4. At the time, some predicted U.S. v. Lopez (1995) and U.S. v. Morrison (2000) signaled a sea change in jurisprudence that would usher in an era of the Court's rolling back the Commerce Clause power of Congress. I thought they would be anomalous blips of the radar of little lasting significance. I believe the latter has proved to be the case thus far, and that Congress' powers under the Commerce Clause, as interpreted by the Court, continue to be virtually limitless.

    1. What result would you guess would occur from a new challenge to the Partial-Birth Abortion Act under the Commerce Clause, or some hypothetical codification of abortion restrictions/legalization that conflicts with state law under the Commerce Clause?

      1. I would guess overruling Wickard v. Filburn.

      2. In Gonzales v. Carhart (2007) a 5-4 Court upheld a Congressional ban on partial-birth abortion. In his concurring opinion, Justice Thomas (joined by Justice Scalia) noted, "whether the Act constitutes a permissible exercise of Congress’ power under the Commerce Clause is not before the Court. The parties did not raise or brief that issue; it is outside the question presented; and the lower courts did not address it." I think, however, it is clear that Thomas (and Scalia) did not believe the Act was permissible under the Commerce Clause. Why bring it up otherwise?

        I believe that this Court would strike down a Congressional ban or restriction on abortion as exceeding its powers under the Commerce Clause. Note how such a case would put the Court liberals in an awkward position, especially if the Commerce Clause question were the only one before the Court. Would they, contrary to their usual broad reading of the Commerce Clause, hold that Congress cannot regulate abortion, therefore foreclosing a potential future Congressional act mandating elective abortion upon the States? Or would they vote to uphold the ban?

        I believe an Act purporting to mandate elective abortions upon the States would likewise fail under the Commerce Clause, but would have the additional constitutional infirmity of infringing upon the Tenth Amendment and anti-commandeering principles. See, for example, Murphy v, NCAA, (2018) in which the Court struck down a federal law purporting to forbid states from legalizing sports gambling.

        I believe the Court would (and should) simply say that the regulation of medical procedures is generally a state matter, and the federal government should stay out of it. This could also resolve other hot-button issues that are turning up (or will turn up soon) in the federal courts, namely state bans or regulations of "gay conversion therapy" and sex-reassignment surgery.

        1. "Would they, contrary to their usual broad reading of the Commerce Clause, hold that Congress cannot regulate abortion, therefore foreclosing a potential future Congressional act mandating elective abortion upon the States? Or would they vote to uphold the ban?"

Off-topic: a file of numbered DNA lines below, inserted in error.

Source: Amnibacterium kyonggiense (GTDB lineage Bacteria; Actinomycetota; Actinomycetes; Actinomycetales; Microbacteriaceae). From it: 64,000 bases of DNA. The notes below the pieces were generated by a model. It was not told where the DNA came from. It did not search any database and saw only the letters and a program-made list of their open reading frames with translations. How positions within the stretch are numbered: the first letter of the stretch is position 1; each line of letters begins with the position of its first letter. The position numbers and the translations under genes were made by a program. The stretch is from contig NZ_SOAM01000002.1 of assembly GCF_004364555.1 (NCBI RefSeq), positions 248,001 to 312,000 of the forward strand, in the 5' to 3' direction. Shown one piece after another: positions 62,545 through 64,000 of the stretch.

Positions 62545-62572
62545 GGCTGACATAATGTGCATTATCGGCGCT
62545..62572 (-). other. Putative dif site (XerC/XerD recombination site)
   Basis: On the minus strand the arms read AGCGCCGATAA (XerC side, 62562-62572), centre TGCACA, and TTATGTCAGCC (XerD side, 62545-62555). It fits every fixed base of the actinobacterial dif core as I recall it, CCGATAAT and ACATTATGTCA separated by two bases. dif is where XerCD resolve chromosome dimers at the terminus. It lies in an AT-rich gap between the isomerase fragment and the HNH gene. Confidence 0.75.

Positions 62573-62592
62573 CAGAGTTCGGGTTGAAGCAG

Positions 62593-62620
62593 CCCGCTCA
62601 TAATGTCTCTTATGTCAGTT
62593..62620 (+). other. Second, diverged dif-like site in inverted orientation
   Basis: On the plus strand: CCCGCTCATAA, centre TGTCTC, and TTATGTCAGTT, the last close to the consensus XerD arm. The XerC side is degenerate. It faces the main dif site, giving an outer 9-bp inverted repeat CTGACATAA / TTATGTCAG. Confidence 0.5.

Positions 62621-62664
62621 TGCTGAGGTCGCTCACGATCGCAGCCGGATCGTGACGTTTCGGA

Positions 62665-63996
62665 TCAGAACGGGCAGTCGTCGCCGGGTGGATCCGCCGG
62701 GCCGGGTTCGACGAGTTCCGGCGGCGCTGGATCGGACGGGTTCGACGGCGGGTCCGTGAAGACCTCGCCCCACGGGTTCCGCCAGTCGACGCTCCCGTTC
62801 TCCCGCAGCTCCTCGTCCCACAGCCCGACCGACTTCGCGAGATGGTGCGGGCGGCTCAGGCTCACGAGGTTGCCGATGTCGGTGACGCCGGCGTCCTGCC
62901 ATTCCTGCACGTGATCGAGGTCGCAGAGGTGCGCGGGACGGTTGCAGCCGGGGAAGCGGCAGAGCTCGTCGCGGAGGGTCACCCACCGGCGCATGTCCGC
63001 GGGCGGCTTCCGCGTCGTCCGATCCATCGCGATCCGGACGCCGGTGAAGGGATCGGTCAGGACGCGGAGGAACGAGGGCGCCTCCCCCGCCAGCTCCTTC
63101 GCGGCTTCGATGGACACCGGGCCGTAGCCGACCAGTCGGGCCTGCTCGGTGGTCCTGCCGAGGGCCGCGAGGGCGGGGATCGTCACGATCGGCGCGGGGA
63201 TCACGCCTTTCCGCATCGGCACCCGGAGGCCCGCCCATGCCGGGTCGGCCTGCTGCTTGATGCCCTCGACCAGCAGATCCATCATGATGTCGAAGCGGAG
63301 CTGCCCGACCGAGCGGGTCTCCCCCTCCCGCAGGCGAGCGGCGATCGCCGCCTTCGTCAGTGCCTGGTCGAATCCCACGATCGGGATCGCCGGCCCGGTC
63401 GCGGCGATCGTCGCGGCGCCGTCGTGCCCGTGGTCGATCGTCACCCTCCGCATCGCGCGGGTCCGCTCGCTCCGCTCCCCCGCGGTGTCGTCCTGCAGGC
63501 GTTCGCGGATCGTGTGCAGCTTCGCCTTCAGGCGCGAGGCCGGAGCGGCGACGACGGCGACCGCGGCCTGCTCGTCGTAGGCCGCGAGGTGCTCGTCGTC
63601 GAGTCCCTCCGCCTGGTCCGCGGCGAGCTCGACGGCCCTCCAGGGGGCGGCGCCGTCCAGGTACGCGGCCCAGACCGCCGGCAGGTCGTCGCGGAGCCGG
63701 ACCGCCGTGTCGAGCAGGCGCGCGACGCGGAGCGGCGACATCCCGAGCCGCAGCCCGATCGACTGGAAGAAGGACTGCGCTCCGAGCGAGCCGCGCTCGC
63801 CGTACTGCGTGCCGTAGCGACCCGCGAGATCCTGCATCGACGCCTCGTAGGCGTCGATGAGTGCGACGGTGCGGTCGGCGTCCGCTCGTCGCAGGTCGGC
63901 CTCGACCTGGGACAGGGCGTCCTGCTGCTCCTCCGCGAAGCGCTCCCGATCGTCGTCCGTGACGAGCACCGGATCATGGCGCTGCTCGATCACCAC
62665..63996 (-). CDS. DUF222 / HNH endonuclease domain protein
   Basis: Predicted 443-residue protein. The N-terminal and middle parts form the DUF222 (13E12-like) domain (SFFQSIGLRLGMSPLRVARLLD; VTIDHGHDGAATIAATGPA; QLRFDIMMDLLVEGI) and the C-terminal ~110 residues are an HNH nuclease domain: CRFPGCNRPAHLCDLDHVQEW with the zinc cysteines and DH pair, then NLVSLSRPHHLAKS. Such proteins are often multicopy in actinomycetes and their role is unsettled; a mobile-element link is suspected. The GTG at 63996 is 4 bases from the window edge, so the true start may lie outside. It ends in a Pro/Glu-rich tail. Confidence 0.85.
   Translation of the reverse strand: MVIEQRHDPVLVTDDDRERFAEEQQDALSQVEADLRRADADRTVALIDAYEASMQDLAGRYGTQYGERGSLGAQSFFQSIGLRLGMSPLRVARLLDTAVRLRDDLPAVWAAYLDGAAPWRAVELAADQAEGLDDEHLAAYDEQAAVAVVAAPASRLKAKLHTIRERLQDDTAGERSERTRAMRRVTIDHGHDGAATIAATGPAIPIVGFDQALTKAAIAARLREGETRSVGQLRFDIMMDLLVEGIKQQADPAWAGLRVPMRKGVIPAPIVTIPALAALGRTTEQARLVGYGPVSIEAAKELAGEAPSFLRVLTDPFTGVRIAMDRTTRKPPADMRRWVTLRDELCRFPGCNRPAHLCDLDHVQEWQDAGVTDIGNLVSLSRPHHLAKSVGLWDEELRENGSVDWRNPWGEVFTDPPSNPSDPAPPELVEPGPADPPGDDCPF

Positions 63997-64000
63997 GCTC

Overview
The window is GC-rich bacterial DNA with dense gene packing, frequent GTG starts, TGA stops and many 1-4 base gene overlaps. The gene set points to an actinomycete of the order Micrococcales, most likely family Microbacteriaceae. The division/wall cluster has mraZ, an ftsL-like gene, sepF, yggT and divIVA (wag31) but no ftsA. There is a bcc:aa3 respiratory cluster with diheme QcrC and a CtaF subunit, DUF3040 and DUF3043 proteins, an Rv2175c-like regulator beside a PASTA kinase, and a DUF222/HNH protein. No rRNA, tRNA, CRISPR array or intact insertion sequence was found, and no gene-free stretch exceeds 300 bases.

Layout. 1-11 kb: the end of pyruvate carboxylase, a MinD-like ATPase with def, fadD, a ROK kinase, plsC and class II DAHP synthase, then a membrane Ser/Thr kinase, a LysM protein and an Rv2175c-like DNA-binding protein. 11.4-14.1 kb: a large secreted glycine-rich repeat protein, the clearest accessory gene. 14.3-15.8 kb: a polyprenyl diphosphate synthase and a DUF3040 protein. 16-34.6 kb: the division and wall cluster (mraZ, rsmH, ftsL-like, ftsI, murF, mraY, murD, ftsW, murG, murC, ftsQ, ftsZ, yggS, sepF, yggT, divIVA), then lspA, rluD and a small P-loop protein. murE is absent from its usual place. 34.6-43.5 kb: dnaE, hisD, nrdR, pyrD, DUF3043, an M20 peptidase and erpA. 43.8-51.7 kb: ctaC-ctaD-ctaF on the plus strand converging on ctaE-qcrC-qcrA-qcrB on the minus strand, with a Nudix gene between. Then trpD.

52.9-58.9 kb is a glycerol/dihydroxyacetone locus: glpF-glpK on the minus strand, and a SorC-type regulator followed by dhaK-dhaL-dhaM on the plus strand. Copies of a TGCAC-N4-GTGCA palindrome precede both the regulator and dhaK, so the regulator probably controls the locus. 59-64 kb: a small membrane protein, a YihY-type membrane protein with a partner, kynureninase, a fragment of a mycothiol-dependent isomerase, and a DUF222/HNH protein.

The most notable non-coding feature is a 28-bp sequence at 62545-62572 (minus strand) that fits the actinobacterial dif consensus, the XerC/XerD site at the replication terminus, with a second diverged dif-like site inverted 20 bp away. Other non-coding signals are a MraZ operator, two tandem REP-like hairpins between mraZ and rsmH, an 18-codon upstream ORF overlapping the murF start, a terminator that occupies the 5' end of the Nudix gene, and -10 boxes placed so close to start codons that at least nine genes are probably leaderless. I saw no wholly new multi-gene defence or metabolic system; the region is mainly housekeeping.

Rather than joining the majority opinion, they'd concur on the result, and dissent on the basis for reaching it.

          1. The statute prohibiting so-called partial birth abortion includes as an essential element of the offense that the procedure be ¨in or affecting interstate or foreign commerce." I don´t see why Congress could not prohibit interference in or affecting interstate or foreign commerce with a statutory right to abortion.

            1. It is standard operating procedure for Congress to use such language in statutes, particularly criminal statutes, but that is not dispositive of the question. For one, it doesn't provide much guidance to a jury to ask it, "Did this abortion affect interstate or foreign commerce?" If Congress passed a general prohibition of burglary, I don't think inserting an "affecting interstate or foreign commerce" element would bring it within its enumerated powers.

              As I noted the Court has held Congress cannot forbid states from allowing sports gambling. Why not? Sports gambling certainly implicates interstate commerce, certainly to a greater degree than abortion. Because states are sovereign within their spheres of authority, which are large. If Congress could just dictate to states the laws they must or must not have, then that would be the end of federalism, and there would be no point in even having states.

              1. Some evidence of an effect on interstate or foreign commerce is essential to avoid a judgment of acquittal.

                1. The problem is the courts permit the "effect on interstate or foreign commerce" to be so absurdly indirect and tenuous that it's basically impossible to NOT satisfy that predicate.

                  And the bigger problem is that the interstate commerce clause doesn't say anything about regulating effects. It says Congress can regulate the commerce, itself.

                  This is the classic example of how the N&P clause has been transformed into a "convenient, and eh, whatever" clause by allowing pretextual claims of necessity, when the non-interstate commerce is the actual target of the regulation.